By Cyrille Lothaire. Electrical Wiring. Publised at Monday, January 01st 2018, 10:24:51 AM. The datasheet goes on to say that "the nRESET pin is internally connected to VDD with a pull up resistor of 50 kΩ." So... why are there two options for how to configure the nReset pin when it is not being used? Why not just recommend that it should be left floating (since it is already pulled high internally)? And, if there are indeed technical reasons for when the pin should be externally pulled up to VDD (for better noise immunity, as an example) then let us know what those technical reasons are.
By Dorian Yannic. Car Wiring. Publised at Monday, February 12th 2018, 06:52:50 AM. The damage caused by overheated wires is easy to find; but if only a single wire has overheated and melted at some point, you may have to use a circuit tester to find the break. If the damage is in an open run of wiring, you may be able to mend separate wires without taking out a section of the loom. If it is in any part of the covered sections, you need to remove at least part of the wiring loom.
By Olivier Constance. Electrical Wiring. Published at Saturday, February 17th 2018, 11:30:49 AM. The fixtures are usually available in a variety of designs, materials, sizes, and thicknesses. Some can carry more than one board hence allowing the processing of multiple PCBs simultaneously. Other designs have adjustments to support both the primary and secondary side processes.
By Cyrille Lothaire. Motor Wiring. Published at Saturday, February 17th 2018, 06:51:40 AM. Speed can be varied by either changing the voltage or pulsing the motor. Most computer controlled DC motors are pulsed. Pulses of a fixed voltage are sent to the motor, usually by an Electronic Speed Controller or ESC. A pulse of 1.5 ms causes no motion. Wider pulses cause faster spinning in one direction. Shorter pulses cause faster spinning in the opposite direction. Eventually, an overstressed ESC stops pulsing and turns one wire on and one wire off, depending on the direction.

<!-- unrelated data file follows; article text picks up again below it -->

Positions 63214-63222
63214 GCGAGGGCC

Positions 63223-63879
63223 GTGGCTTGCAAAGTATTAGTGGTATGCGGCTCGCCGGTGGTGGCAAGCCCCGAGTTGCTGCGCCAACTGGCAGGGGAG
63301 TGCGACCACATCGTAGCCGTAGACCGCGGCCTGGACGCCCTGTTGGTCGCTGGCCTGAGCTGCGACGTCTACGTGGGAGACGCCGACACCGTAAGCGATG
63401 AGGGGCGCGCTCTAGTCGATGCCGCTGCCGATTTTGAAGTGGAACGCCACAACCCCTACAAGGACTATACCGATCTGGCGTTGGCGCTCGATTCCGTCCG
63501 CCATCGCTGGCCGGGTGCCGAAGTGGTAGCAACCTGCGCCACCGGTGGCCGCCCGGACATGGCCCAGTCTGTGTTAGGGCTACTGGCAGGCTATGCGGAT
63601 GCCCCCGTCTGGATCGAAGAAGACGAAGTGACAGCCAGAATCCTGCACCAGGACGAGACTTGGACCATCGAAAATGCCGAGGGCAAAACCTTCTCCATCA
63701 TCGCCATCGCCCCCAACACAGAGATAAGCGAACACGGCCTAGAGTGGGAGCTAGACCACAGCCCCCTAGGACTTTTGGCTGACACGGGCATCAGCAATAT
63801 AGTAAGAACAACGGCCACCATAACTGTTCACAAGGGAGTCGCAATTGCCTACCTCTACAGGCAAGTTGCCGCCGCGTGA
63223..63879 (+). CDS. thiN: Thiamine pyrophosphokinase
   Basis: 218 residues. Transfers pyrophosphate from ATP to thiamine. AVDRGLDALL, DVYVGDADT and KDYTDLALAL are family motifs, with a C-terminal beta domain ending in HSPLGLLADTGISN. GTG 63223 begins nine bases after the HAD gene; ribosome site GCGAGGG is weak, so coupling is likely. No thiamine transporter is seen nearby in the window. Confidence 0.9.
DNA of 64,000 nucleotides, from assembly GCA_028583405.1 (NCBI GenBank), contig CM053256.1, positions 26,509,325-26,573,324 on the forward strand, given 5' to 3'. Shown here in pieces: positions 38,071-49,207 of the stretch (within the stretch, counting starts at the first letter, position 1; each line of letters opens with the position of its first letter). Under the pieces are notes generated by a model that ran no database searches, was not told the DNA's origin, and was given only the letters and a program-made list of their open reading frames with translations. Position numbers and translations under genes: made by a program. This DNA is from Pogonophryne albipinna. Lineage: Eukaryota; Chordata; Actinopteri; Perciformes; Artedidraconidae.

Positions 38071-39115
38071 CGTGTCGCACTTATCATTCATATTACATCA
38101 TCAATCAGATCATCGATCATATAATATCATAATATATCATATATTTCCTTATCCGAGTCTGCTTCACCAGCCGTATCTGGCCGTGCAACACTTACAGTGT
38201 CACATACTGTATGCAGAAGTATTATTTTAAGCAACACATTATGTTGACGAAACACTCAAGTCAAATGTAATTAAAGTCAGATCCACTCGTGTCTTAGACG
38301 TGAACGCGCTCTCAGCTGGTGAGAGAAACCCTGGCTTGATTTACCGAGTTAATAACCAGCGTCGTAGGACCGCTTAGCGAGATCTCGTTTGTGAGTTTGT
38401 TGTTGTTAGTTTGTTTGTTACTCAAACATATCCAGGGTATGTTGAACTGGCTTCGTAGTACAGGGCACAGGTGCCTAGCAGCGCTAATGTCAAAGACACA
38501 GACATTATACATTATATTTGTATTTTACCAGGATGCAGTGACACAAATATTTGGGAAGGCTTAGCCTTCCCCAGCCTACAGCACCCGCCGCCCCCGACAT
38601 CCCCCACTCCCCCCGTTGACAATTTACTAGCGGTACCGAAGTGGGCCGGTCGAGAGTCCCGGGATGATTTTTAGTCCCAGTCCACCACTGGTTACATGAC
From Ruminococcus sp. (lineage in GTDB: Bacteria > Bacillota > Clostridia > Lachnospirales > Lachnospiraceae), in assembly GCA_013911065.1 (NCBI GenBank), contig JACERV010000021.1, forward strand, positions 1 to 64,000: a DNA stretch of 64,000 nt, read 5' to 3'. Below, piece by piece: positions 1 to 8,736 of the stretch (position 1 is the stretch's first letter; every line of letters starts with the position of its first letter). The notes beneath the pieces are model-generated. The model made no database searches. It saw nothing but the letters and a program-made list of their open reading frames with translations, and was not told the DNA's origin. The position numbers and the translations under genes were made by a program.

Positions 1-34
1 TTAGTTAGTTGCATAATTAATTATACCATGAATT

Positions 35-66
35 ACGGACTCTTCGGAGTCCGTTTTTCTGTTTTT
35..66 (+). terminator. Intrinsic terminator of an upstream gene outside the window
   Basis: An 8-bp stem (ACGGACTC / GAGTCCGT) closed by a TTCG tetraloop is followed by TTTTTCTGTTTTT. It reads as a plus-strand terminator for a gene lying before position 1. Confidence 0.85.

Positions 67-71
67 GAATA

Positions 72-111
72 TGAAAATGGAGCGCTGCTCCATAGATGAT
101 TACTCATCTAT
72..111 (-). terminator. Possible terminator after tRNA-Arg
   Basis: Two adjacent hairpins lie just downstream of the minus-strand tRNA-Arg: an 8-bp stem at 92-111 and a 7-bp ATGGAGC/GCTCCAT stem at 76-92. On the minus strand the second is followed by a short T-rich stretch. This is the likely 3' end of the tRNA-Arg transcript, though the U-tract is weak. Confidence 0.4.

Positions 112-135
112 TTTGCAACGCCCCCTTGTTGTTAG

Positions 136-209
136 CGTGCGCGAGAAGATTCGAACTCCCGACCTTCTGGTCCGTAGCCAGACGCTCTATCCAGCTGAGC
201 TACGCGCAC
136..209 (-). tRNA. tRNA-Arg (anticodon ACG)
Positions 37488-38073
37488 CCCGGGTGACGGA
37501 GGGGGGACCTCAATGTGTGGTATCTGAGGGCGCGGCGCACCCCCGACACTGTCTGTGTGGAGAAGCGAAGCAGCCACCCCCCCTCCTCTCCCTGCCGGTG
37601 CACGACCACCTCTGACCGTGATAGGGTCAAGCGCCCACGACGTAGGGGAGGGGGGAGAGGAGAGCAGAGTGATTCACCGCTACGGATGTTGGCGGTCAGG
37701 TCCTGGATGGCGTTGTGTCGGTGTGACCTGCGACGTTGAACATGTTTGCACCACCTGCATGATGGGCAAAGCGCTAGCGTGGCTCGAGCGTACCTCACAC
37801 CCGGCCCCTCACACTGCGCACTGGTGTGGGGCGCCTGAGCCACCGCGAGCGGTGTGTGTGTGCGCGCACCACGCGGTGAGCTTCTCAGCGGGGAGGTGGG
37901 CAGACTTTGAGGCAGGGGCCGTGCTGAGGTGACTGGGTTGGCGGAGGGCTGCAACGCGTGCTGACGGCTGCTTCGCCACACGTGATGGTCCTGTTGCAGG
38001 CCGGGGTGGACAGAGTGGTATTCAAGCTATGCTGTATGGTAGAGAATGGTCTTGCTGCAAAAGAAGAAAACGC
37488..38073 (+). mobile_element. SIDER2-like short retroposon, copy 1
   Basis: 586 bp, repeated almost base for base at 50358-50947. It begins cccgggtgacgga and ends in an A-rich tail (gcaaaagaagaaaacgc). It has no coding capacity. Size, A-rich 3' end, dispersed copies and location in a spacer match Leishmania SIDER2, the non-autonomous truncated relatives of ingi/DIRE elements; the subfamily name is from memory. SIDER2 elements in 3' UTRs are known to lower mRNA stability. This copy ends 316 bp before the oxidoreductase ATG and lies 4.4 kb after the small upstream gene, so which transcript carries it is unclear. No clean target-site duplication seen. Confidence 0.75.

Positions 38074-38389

By Claudine Nicolette. Car Wiring. Published at Saturday, February 17th 2018, 04:34:39 AM. Twist the bare ends together, then use pliers to press the twisted section into a compact shape. Solder the wires together so that they cannot be pulled apart, using only a little solder to avoid making the joint bulky. Wind insulating tape in a spiral over the joint.
By Dorian Yannic. Electrical Wiring. Published at Friday, February 16th 2018, 23:39:49 PM. You can see how all the power supply connections use large traces or copper pours. The AWG doesn’t have high current requirements, but the board house doesn’t give you a discount for using less copper, so you might as well opt for large (= low-resistance, low-inductance) traces if you have the room.
By Mailys Laurent. Electrical Wiring. Published at Friday, February 16th 2018, 21:42:01 PM. It’s always good to be cognizant of trace lengths when you’re laying out a parallel bus, though at moderate frequencies it is nothing to stress about. The propagation time for a signal traveling through a trace is maybe 150 picoseconds/inch. So if you have two traces with a length mismatch of one inch, one signal will arrive 150 ps after the other signal. If your signals are transitioning at a frequency whose corresponding period is much greater than 150 ps, this one-inch mismatch won’t cause problems. Even at 100 MHz (which is pretty fast for a parallel bus), the period is 10 ns, i.e., ~67 times larger than the time-of-arrival discrepancy for a one-inch mismatch.
By Adrienne Emmanuel. Electrical Wiring. Published at Thursday, February 15th 2018, 15:47:15 PM. Since the finite-impulse-response (FIR) filtering is a common operation in DSP, we will continue our discussion based on examining the difference equation of an FIR filter. This simple example will show the typical properties of many DSP algorithms. After reviewing the problem of handling the incoming samples, we will discuss the circular buffering as an efficient solution to the problem.
By Dorian Yannic. Motor Wiring. Published at Wednesday, February 14th 2018, 23:45:01 PM. Positioning servomechanisms were first used in military fire-control and marine navigation equipment. Today servomechanisms are used in automatic machine tools, satellite-tracking antennas, remote control airplanes, automatic navigation systems on boats and planes, and antiaircraft-gun control systems. Other examples are fly-by-wire systems in aircraft which use servos to actuate the aircraft control surfaces, and radio-controlled models which use RC servos for the same purpose. Many autofocus cameras also use a servomechanism to accurately move the lens. A hard disk drive has a magnetic servo system with sub-micrometre positioning accuracy. In industrial machines, servos are used to perform complex motion, in many applications.
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